be awarded according to the artistic worth of competing
applications, and absolute neutrality is simply inconceivable."
Id. at 585 (internal quotation marks and citation omitted).
Similarly, as Justice Stevens explained in his concurring
opinion in Widmar v. Vincent, 454 U.S. 263 (1981), the First
Amendment does not necessarily subject to strict scrutiny a state
university's use of content-based means of allocating scarce
resources, including limited public fora such as its meeting
facilities:
Because every university's resources are limited, an
educational institution must routinely make decisions
concerning the use of the time and space that is
available for extracurricular activities.  In my
judgment, it is both necessary and appropriate for
those decisions to evaluate the content of a proposed
student activity.  I should think it obvious, for
example, that if two groups of 25 students requested
the use of a room at a particular time – one to view
Mickey Mouse cartoons and the other to rehearse an
amateur performance of Hamlet – the First Amendment
would not require that the room be reserved for the
group that submitted its application first.  Nor do I
see why a university should have to establish a
"compelling state interest" to defend its decision to
permit one group to use the facility and not the other.
Id. at 278 (Stevens, J., concurring in the judgment).



The more broadly the government facilitates private speech,
however, the less deference the First Amendment accords to the
government's content-based restrictions on the speech that it
facilitates.  Thus, where the government creates a designated
public forum to facilitate private speech representing a diverse
range of viewpoints, the government's decision selectively to
single out particular viewpoints for exclusion is subject to
strict scrutiny.  Compare Rosenberger, 515 U.S. at 834 (applying
heightened First Amendment scrutiny to viewpoint-based
restrictions on the use of a limited public forum where the
government "does not itself speak or subsidize transmittal of a
message it favors but instead expends funds to encourage a
diversity of views from private speakers"), with Finley, 524 U.S.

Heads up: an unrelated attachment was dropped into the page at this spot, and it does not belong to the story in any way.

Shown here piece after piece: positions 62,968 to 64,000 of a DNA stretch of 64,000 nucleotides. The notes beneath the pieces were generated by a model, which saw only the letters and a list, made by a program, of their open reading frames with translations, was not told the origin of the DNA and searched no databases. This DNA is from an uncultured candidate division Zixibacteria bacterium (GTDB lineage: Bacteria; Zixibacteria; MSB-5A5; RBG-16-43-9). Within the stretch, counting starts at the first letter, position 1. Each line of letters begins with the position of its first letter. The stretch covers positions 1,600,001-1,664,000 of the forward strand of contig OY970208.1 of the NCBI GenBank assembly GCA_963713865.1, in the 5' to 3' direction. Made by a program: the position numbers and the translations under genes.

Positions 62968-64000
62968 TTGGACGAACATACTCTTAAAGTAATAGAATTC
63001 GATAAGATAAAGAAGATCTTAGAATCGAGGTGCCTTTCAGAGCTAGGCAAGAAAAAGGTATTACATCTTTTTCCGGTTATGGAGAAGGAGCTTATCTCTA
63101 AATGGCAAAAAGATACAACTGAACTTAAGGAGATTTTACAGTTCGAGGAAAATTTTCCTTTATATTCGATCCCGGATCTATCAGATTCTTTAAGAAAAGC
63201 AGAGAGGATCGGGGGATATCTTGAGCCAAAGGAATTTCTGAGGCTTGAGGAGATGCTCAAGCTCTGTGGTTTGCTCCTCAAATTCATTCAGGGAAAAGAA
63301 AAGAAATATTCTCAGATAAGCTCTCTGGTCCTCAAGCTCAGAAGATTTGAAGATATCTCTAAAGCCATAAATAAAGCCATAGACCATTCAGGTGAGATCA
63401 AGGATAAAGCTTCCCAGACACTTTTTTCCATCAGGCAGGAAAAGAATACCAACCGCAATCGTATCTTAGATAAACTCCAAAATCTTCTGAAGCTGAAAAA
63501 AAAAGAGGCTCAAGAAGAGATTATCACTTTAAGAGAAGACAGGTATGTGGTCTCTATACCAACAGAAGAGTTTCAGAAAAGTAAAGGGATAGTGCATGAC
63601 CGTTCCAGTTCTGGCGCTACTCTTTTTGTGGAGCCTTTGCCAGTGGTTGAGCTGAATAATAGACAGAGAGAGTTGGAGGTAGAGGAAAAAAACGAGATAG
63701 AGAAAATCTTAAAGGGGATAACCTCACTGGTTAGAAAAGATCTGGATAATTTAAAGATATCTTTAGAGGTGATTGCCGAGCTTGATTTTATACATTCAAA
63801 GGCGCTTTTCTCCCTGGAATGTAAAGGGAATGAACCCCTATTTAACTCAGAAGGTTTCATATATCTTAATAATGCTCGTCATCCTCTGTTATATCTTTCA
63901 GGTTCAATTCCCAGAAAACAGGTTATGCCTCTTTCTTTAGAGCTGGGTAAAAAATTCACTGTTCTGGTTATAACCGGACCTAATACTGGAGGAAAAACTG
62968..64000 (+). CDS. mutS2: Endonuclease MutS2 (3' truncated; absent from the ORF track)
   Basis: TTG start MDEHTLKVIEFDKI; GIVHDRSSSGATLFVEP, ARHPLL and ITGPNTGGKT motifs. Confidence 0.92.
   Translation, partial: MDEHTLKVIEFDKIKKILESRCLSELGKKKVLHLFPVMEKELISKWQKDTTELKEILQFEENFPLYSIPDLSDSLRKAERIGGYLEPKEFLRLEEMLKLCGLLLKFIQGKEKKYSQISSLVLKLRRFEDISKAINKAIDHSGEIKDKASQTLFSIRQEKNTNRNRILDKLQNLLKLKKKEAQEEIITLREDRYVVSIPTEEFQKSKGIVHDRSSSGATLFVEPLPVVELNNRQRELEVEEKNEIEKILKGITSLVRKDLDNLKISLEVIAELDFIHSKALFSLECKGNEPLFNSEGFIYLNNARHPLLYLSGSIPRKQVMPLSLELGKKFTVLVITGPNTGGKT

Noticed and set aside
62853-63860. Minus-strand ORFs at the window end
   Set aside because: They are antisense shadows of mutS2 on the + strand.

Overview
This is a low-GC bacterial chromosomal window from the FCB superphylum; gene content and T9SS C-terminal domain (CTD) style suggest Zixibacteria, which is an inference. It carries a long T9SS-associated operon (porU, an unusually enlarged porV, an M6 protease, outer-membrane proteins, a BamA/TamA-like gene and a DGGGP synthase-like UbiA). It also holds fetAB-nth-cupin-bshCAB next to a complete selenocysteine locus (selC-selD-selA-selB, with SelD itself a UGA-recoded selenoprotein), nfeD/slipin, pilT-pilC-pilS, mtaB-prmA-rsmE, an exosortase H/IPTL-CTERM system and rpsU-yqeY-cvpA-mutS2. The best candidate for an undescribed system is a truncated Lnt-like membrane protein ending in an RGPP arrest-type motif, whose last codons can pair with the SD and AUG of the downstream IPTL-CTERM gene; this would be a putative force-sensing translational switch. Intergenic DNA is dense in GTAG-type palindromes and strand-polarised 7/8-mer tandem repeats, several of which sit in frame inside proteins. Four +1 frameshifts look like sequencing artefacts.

at 586 ("In the context of arts funding, in contrast to many
other subsidies, the Government does not indiscriminately
encourage a diversity of views from private speakers.") (internal
quotation marks and citation omitted).
Similarly, although the government may create a designated
public forum limited to speech on a particular topic, if the
government opens the forum to members of the general public to
speak on that topic while selectively singling out for exclusion
particular speakers on the basis of the content of their speech,
that restriction is subject to strict scrutiny.  For instance, in
City of Madison Joint School District No. 8 v. Wisconsin
Employment Relations Commission, 429 U.S. 167 (1976), the Court
held that where a school board opens its meetings for public
participation, it may not, consistent with the First Amendment,
prohibit teachers other than union representatives from speaking
on the subject of pending collective-bargaining negotiations.
See id. at 175 (noting that the state "has opened a forum for
direct citizen involvement"); see also Ark. Educ. Television
Comm'n v. Forbes, 523 U.S. 666, 680 (1998) (distinguishing, for
purposes of determining the appropriate level of First Amendment
scrutiny, a televised debate in which a public broadcasting
station exercises editorial discretion in selecting participating
candidates from a debate that has "an open-microphone format").


Finally, content-based restrictions on speech in a
designated public forum are most clearly subject to strict
scrutiny when the government opens a forum for virtually
unrestricted use by the general public for speech on a virtually
unrestricted range of topics, while selectively excluding
particular speech whose content it disfavors.  Thus, in Conrad,
the Court held that a local government violated the First
Amendment when it denied a group seeking to perform the rock